A traditional midwife (paradji) in the early 20th century in West Java, is suspected of killing Nastiti’s husband. The people in the village outcast her, but later she is killed by Nastiti. Before the paradji dies, she swears that she will take revenge on her death. She then reincarnates into a baby, then takes revenge to Nastiti.
2. Schizophrenia (Schizophrenia)
A mad-man named Seta is being observed by a psychiatrist. She notes everything about Seta’s health. However, her research of Seta turns out to be quite dangerous to herself as well as others. But who is this psychiatrist, anyway? Why does she do this?
3. Purnama di Borneo (The Full Moon in Borneo)
A forest fairy in Borneo. She only lives in little Angga’s fairy tale. Or perhaps also in the story of his father’s mysterious death – merely as an empty rumour.
But later, in the forest of Borneo, Angga meets a woman whose hair is long and gown is brownish, the color of falling leaves.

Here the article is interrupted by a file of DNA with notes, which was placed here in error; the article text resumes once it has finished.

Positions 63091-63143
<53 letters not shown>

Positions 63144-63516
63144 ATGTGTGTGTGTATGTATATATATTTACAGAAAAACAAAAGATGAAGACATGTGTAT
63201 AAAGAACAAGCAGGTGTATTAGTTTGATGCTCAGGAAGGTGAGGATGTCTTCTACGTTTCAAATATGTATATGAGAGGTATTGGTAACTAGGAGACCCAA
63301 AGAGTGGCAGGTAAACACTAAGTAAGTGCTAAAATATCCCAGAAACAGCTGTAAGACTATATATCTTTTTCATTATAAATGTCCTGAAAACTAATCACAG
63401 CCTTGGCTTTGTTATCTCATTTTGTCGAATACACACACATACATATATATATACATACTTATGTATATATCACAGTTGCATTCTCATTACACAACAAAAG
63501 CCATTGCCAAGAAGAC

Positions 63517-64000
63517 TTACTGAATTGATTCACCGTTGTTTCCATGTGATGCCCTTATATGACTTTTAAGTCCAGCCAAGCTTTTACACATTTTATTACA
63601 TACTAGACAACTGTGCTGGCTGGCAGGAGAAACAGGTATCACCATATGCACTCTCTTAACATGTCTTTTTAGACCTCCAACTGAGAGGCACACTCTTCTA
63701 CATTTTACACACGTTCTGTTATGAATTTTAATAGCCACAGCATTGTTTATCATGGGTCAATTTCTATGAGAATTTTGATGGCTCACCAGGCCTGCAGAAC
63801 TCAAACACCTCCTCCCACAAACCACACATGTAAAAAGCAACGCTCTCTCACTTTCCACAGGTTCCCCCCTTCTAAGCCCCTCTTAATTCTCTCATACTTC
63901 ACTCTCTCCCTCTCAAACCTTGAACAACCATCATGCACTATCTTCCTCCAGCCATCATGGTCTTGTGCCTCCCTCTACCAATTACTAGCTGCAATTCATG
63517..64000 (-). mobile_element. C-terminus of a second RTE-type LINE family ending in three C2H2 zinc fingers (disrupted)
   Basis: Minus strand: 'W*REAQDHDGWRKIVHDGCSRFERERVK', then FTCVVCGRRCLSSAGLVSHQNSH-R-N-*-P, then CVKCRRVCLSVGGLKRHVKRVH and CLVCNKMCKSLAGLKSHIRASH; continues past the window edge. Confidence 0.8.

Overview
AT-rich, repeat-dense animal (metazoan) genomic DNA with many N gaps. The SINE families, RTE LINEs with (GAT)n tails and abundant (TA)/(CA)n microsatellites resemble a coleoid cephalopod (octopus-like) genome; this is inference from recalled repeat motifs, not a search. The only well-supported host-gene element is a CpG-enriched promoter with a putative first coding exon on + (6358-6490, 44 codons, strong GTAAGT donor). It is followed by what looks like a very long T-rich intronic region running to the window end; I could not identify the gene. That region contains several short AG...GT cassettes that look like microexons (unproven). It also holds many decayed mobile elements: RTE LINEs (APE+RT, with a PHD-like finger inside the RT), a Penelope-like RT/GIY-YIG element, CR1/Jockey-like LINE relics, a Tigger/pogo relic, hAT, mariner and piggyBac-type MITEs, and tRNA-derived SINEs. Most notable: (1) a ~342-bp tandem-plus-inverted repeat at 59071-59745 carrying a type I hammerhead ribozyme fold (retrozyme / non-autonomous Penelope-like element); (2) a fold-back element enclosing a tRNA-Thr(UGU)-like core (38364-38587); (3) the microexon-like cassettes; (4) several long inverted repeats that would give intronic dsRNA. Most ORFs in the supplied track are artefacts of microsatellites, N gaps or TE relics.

4. Larutan Senja (Potion of Twilight)
This is the story of god (with a small ‘g’) and how he creates the Universe. But this cunning god is nothing more than a plagiarist. He steals the works of other creators. And should we be grateful that we do not have this kind of God?
5. Tahi Lalat di Punggung Istriku (The Mole on My Wife’s Back)
A husband falls madly in love with a mole on her wife’s back. So in love he is with that mole, that he never pays attention to anything else, not her wife’s lips, eyes, nose, and even herself.
Later, the wife becomes very jealous. Not of others, but of her own mole. So, she decides to get rid of her “rival”. Afterwards, she tries to convince her husband that she has never had a mole on her back. This eventually makes her husband suffer from depression.
6. Dalu-Dalu (The Nights)
They called me communist although I wasn’t. And I didn’t lie. There were so many people who were but they denied it, to save their heads. After all, until now my head is still in its place, No?
I know it may be hard for you to understand me – my speech is unclear because I have suffered two strokes, which have affected the use of my tongue. Parts of my body have also lost their motor functions. You will really have to sharpen your hearing to understand what I have to say . . .